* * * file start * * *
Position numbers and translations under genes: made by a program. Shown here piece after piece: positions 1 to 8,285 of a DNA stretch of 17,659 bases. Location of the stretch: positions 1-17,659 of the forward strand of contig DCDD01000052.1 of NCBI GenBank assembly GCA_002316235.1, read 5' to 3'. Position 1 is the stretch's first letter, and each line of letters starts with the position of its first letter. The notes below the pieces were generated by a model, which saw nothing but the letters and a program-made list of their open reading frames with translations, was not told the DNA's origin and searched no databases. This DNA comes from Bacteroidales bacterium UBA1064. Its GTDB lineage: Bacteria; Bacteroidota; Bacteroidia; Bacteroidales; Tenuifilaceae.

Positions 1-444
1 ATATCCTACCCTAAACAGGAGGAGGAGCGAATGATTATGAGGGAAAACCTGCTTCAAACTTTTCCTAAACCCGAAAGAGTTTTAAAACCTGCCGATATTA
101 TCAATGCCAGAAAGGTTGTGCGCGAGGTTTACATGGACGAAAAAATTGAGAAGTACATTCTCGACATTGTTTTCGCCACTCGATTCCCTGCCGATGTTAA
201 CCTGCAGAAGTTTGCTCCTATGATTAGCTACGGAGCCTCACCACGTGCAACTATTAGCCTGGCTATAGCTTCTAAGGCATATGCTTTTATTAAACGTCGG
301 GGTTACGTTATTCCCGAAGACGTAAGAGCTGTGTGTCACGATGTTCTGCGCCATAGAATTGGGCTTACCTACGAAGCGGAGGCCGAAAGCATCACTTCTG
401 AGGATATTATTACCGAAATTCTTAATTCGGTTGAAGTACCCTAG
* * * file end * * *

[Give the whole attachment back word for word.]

Position numbers and translations under genes: made by a program. Shown here piece after piece: positions 1 to 8,285 of a DNA stretch of 17,659 bases. Location of the stretch: positions 1-17,659 of the forward strand of contig DCDD01000052.1 of NCBI GenBank assembly GCA_002316235.1, read 5' to 3'. Position 1 is the stretch's first letter, and each line of letters starts with the position of its first letter. The notes below the pieces were generated by a model, which saw nothing but the letters and a program-made list of their open reading frames with translations, was not told the DNA's origin and searched no databases. This DNA comes from Bacteroidales bacterium UBA1064. Its GTDB lineage: Bacteria; Bacteroidota; Bacteroidia; Bacteroidales; Tenuifilaceae.

Positions 1-444
1 ATATCCTACCCTAAACAGGAGGAGGAGCGAATGATTATGAGGGAAAACCTGCTTCAAACTTTTCCTAAACCCGAAAGAGTTTTAAAACCTGCCGATATTA
101 TCAATGCCAGAAAGGTTGTGCGCGAGGTTTACATGGACGAAAAAATTGAGAAGTACATTCTCGACATTGTTTTCGCCACTCGATTCCCTGCCGATGTTAA
201 CCTGCAGAAGTTTGCTCCTATGATTAGCTACGGAGCCTCACCACGTGCAACTATTAGCCTGGCTATAGCTTCTAAGGCATATGCTTTTATTAAACGTCGG
301 GGTTACGTTATTCCCGAAGACGTAAGAGCTGTGTGTCACGATGTTCTGCGCCATAGAATTGGGCTTACCTACGAAGCGGAGGCCGAAAGCATCACTTCTG
401 AGGATATTATTACCGAAATTCTTAATTCGGTTGAAGTACCCTAG